The exhibition “Enslavement, Evolvement, Desire?” opens at the National Museum of Iceland in Reykjavík today, displaying a selection of photographs featuring children at work in Iceland, both at sea and on land, from 1920 to 1950.
The exhibition raises questions on the employment culture and upbringing of children in Iceland in the 20th century. It also covers how photographs can change our attitudes towards the past in relation to the context in which they are presented.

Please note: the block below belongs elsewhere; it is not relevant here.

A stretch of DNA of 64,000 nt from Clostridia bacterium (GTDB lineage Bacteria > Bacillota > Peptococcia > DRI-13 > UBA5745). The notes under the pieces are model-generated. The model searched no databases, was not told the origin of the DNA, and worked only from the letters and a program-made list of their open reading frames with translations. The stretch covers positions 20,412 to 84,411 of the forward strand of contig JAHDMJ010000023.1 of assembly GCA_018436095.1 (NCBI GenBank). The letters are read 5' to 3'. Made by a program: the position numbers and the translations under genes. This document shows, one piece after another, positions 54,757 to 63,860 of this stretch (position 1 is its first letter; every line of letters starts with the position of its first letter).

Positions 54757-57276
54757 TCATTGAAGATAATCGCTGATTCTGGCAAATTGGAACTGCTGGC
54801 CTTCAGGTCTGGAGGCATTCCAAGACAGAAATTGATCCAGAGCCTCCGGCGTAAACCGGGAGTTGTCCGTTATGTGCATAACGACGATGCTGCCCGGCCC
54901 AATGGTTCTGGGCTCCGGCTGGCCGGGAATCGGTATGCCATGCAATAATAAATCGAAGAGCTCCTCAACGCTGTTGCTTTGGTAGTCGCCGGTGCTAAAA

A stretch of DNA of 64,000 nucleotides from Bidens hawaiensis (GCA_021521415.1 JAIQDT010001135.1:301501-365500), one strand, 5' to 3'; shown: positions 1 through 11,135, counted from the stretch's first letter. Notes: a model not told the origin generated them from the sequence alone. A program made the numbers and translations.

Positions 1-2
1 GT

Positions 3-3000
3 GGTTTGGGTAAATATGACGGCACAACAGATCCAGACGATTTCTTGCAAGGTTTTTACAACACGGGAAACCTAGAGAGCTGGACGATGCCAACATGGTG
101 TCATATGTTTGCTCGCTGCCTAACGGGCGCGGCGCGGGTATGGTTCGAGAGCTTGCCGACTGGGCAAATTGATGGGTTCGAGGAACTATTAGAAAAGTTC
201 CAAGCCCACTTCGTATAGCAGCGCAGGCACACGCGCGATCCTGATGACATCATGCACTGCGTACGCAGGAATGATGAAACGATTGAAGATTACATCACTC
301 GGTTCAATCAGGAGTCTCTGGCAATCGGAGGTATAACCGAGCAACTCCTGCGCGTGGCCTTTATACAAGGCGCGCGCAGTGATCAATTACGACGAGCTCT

The photographs are intended to stimulate discussions and encourage visitors to look at the past from a different perspective. They shed a light on child labor, children’s working conditions and the relationships between child laborers and fishermen.
When does an adventure and a healthy employment culture change into enslavement? When do the circumstances become overwhelming for small children, physically and mentally? Where should lines have been drawn?
These questions were included in a study on child labor in Iceland by cultural researcher Sigrún Sigurdardóttir, the exhibition’s creator. Her book Afturgöngur og afskipti af sannleikanum (“Ghosts and Interference with the Truth”) is published in conjunction with the exhibition.
The exhibition runs through September 6.